Issue 33

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Family Matters No. 33, 1992

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Children's Rights: Children's Voices, Adults' Choices

In this issue of Family Matters, we tackle a difficult and emotive topic, that of children's rights.  Because reactions to the United Nations Convention on the Rights of the child have been so extreme, and often misinformed, we present a variety of viewpoints and a range of information in the hope of clarifying the issues.

Articles in this issue of Family Matters are only available as PDF documents and do not meet the latest web accessibility standards. If you are unable to access any of the articles in this issue of Family Matters please contact us and we will endeavour to provide the article/s you need in a format that you can use.

Editor

Meredith Michie

Publications Committee

Helen Brownlee, Don Edgar, Peter McDonald, Meredith Michie, Gay Ochiltree, Liz Sharman and Ilene Wolcott.

Publication details

Family Matters No. 33
Published by the Australian Institute of Family Studies, December 1992, 64 pp.
1030-2646 (print) 1832-8318 (online)

Copyright information

Abstracts

Children's voices, adults' choices: Children's rights to legal representation

Moira Rayner

The author discusses children's participation in decision making and notes that it is not so much that children cannot speak for themselves as that they cannot be 'heard'. The traditions of our legal system assume that they are not able to protect or promote their own interests. She discusses the role of lawyers as child advocates and argues that any system which does not give children an effective opportunity to be heard is not a just one, that no laws can compensate for a lack of recognition of the right to be heard, and that the basis of decision-making for children needs to be founded on respect. Examining the issue of child advocacy as a human right within the context of the UN Convention on the Rights of the Child, she concludes that we must remove the legal and administrative barriers which keep children silent, and equip them with the means of protecting their own rights to dignity, respect and personal integrity.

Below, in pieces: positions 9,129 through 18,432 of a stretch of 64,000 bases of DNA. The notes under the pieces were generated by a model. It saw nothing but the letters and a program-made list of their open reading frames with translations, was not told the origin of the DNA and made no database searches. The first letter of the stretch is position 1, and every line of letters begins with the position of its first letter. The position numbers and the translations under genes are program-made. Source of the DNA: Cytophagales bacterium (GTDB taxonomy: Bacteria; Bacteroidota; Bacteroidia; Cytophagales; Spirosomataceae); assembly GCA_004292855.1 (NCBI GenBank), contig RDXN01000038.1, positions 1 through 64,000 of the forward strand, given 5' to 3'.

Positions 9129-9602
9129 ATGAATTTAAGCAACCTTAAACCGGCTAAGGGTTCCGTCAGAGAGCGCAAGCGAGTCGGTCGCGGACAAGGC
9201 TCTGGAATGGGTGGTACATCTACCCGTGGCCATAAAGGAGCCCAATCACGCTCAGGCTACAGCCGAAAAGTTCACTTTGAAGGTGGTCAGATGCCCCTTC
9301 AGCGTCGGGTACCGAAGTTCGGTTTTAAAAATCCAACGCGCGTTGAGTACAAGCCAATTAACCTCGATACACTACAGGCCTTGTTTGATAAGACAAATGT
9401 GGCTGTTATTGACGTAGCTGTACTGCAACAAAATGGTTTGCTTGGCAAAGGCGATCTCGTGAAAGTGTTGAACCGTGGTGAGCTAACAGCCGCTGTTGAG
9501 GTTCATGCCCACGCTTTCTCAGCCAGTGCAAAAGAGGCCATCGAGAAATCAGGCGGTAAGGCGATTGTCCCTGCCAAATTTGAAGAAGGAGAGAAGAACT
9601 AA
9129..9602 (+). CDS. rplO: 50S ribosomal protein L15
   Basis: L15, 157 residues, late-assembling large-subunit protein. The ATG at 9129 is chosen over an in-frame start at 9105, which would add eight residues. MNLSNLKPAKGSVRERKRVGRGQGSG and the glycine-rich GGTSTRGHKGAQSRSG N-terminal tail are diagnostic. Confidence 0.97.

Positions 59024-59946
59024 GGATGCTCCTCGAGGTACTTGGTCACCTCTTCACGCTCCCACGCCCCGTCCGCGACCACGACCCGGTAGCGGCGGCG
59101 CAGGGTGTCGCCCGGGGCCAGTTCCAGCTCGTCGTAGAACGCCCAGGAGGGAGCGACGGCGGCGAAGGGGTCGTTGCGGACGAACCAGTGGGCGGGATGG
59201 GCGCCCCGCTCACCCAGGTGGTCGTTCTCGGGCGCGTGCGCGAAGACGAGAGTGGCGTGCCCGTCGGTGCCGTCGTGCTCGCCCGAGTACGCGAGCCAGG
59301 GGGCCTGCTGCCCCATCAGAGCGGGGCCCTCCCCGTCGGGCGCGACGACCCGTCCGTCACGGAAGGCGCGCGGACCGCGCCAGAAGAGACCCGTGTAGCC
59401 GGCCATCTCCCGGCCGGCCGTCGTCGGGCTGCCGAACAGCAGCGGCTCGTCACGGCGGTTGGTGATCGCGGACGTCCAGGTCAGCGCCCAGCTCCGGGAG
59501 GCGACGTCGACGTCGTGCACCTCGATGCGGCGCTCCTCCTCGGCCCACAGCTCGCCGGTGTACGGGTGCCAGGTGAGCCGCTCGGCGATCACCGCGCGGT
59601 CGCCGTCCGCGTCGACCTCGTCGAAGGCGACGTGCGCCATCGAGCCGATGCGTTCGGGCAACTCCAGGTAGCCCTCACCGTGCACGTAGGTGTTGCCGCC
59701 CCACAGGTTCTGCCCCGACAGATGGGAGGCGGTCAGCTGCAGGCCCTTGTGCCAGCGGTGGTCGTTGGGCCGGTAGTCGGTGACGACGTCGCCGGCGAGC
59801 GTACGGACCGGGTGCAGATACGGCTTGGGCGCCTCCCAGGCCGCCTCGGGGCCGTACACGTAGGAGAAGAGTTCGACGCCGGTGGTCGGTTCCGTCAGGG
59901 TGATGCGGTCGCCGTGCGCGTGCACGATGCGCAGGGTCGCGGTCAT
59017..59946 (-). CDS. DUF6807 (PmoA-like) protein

The child's right to know both parents: Enforcement of child access

Kate Funder